Music Spotlight: Prozzäk

Throwing fans back to the 1990s, The Herald catches up with one-half of Canadian pop megastars of the day, Prozzäk


No one force in Canadian pop music defined an era quite like Prozzäk.

Made up of friends and respected singer-songwriters and music scene vets Jay Levine and James Bryan McCollum, a generation of fans of 90s radio hits were more than familiar with the antics of their beloved characters, Simon and Milo, a pair of colourful (literally) and moody characters on a constant quest for love and friendship.

Prozzäk’s 1998 studio debut Hot Show was a mammoth in their native Canada, earning triple platinum status and putting the duo on the map with mainstream crossover hits Sucks to Be You, Strange Disease and Europa. 

On the heels of their 2015 reunion, and a highly anticipated Rewind Tour stop in St. John’s, which sees the pair team up with Danish pop superstars Aqua and fellow Dane Whigfield, McCollum caught up with The Herald to reflect on 90s pop, their unexpected return, creating lasting characters and more.

It feels like every kid that grew up and lived through the 1990s were aware of the monster that was Prozzäk. The band took an extended break in the mid 2000s. What led to your return in 2015?

Jay and I had lived in different cities for a long time. The last Prozzäk album we did was 2005, Cruel Cruel World. He was living in New York and I was in L.A and then moved to London, England for five years. We were apart. 

It wasn’t until I moved my family back to Canada in 2014. Vice did a story on 90s ‘where are they now’ bands. For whatever reason that caught the interest of the guy putting together a cosplay festival in Toronto, Atomic Lollipop. They reached out of the blue to see if we wanted to play it. 

Were you shocked by the huge positive reception Prozzäk received? Granted, the band was massive in 1998-1999, but the pop music landscape has shifted so much since then. Did you think you would be received the same way?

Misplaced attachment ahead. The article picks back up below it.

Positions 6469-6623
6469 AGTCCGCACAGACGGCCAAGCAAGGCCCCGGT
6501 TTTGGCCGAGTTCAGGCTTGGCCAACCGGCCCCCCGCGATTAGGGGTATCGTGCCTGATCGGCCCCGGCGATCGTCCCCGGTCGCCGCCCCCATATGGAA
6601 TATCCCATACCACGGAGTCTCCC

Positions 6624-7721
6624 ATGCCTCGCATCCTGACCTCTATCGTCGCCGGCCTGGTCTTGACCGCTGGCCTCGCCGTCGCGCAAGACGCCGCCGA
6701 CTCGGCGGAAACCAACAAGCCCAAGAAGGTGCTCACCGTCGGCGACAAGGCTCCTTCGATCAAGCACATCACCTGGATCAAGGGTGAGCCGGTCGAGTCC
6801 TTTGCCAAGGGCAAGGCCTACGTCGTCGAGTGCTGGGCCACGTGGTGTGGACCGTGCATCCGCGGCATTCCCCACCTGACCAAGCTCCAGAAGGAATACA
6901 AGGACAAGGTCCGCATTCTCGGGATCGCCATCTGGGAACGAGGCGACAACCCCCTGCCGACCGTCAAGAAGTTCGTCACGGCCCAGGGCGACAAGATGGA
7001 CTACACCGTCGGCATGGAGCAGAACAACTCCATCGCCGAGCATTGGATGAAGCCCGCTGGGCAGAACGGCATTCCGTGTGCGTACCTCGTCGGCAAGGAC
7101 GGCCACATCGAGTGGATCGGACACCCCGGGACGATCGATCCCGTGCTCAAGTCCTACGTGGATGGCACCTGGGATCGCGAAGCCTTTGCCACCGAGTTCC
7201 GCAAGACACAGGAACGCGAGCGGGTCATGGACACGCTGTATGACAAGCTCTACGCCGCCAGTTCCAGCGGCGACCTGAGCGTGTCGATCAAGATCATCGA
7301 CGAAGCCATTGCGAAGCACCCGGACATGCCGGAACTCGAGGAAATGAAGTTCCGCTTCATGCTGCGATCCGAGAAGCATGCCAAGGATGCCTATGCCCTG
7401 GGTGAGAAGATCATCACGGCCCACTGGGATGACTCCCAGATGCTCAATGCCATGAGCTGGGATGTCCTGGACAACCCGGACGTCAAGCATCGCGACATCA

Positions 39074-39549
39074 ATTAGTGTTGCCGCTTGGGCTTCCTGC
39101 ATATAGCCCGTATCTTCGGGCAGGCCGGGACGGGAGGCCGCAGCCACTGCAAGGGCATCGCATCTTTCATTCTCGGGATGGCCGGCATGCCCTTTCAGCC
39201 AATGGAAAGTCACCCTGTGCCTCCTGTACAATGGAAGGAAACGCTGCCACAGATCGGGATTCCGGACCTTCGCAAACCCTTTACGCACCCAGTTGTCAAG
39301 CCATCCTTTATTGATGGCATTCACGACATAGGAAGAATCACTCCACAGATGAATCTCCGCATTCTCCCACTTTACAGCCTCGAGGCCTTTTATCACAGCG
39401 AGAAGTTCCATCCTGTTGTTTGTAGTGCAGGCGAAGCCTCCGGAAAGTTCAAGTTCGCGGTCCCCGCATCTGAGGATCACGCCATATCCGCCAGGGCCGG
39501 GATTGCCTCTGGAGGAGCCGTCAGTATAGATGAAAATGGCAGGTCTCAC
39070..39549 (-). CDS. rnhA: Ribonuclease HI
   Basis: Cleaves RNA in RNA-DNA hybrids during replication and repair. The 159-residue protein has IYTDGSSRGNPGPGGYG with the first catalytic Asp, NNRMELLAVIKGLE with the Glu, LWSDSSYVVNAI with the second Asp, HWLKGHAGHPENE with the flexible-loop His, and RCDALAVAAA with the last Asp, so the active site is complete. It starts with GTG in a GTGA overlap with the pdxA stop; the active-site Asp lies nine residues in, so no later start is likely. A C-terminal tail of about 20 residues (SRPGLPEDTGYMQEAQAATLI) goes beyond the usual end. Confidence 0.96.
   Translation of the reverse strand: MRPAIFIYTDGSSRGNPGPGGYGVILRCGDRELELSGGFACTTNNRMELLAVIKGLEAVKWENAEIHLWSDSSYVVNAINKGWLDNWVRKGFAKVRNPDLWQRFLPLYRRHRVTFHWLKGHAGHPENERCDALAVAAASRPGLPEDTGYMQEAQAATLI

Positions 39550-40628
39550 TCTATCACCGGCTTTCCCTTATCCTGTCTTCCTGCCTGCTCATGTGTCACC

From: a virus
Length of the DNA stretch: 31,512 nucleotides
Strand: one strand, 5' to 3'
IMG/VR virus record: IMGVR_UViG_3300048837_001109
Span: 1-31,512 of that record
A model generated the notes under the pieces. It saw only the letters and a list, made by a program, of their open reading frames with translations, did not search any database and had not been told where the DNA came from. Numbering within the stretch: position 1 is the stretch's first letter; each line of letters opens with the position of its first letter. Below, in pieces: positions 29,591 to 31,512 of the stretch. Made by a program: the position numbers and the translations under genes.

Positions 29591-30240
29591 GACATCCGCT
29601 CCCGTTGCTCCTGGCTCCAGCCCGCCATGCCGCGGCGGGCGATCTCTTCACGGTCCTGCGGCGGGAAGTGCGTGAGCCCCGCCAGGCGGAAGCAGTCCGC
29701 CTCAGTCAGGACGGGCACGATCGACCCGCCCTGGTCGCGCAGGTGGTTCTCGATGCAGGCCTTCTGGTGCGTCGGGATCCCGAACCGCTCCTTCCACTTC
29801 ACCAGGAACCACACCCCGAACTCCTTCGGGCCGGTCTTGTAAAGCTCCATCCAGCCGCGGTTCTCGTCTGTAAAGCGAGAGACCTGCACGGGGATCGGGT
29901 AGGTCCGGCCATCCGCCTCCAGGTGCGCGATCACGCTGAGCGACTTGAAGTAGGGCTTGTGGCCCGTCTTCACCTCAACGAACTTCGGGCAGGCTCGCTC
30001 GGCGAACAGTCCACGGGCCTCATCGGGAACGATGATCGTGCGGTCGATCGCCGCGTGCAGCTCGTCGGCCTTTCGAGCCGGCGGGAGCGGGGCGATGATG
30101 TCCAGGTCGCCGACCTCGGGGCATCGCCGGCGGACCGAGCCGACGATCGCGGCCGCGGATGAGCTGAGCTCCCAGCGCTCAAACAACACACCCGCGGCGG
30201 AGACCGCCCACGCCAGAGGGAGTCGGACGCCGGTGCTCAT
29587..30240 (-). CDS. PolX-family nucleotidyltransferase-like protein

Honestly, Simon and Milo were in a cryogenic chamber in mine and James’ mind. I love it, but we didn’t know if people were still interested in it. It was this amazing thing that happened that we still didn’t understand. 

It was bizarre, a cosplay and comic-con event and it was so bizarre and fun that it would be the perfect place for us to come back. It ended up being a great show. We had the fire department there and crowds of people trying to get in because it was sold out. It definitely made me and Jay think ok, the characters are definitely alive in our fans imaginations still and we got really inspired and started writing songs for Forever 1999.

Hot Show was legitimately one of the biggest Canadian albums ever, so it’s no doubt that the Prozzäk brand made a lasting impression. Looking back in hindsight, did you feel at the time that you and Jay had struck gold with the project?

Since I was a kid I knew I wanted to be on stage and make music. With Prozzäk, everything about it has been totally unexpected and almost supernatural. It totally came together the idea to use a character instead of us being a band. 

In hindsight what Jay and I appreciate is that the characters are what everyone fell in love with and I think we wrote some great songs too. Simon and Milo, we knew at the time it was a big deal but it was really a whirlwind. It sounds like a cliche when something blows up, but that was the biggest hit we’ve had up until then. It was a whirlwind.

In terms of the live performance aspect of Prozzäk now, how is that for you? You’re a consummate artist with so many different projects and collaborations, but with Prozzäk this is a completely different machine and makeup.

At this point in our lives and having done a million other projects, we both totally appreciate that this was really special. That makes it a lot of fun for Jay and I to get out there, meet our fans, put the show on and play our songs again. We definitely are living every minute of that. We’re appreciating that 20 year, or whatever, boomerang effect. 

I’ll be honest, I was a massive Prozzäk fan as a kid, and there’s still that nostalgia curiosity that makes me look back on the band fondly. What do you think it is that really made so many people gravitate towards the brand?

A lot of people who have gone into different music like punk or metal were into Prozzäk for whatever reason. The story is universal and Simon, the character, was an outsider, who I connected with personally. I was a music geek since I was a kid and growing up in a small town I can relate to that. Jay definitely, part of him is Simon. The honesty that he was able to put into a lot of the lyrics and stuff because it was behind a character, people connect to that. When you see a very cute with massive eyes character, I guess it packs more of a punch.

Catch Prozzäk at Mile One Centre in St. John’s on Sept. 19th with Aqua and Whigfield for The Rewind Tour. Tickets available at the box office: For more on Prozzäk visit

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